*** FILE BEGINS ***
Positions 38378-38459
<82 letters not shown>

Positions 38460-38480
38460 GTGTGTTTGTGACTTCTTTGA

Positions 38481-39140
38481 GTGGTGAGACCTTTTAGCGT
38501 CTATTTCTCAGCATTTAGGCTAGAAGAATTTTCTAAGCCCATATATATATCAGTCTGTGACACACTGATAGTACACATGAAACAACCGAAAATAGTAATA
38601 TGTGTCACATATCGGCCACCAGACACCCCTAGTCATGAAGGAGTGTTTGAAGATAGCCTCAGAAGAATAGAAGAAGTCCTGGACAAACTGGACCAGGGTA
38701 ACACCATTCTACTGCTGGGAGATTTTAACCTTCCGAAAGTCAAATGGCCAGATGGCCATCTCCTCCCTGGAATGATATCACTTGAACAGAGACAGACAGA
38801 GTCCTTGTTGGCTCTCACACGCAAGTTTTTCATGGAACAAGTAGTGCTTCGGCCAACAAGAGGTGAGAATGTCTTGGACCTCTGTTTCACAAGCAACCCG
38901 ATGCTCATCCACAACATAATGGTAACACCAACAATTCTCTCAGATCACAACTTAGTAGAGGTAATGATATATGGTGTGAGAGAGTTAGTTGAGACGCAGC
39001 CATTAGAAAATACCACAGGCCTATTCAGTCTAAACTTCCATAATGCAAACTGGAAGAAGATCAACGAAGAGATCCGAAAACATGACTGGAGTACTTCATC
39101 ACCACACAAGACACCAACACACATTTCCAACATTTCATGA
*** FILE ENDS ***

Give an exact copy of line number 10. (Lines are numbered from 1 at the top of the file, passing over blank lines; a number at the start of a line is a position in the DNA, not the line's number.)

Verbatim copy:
38801 GTCCTTGTTGGCTCTCACACGCAAGTTTTTCATGGAACAAGTAGTGCTTCGGCCAACAAGAGGTGAGAATGTCTTGGACCTCTGTTTCACAAGCAACCCG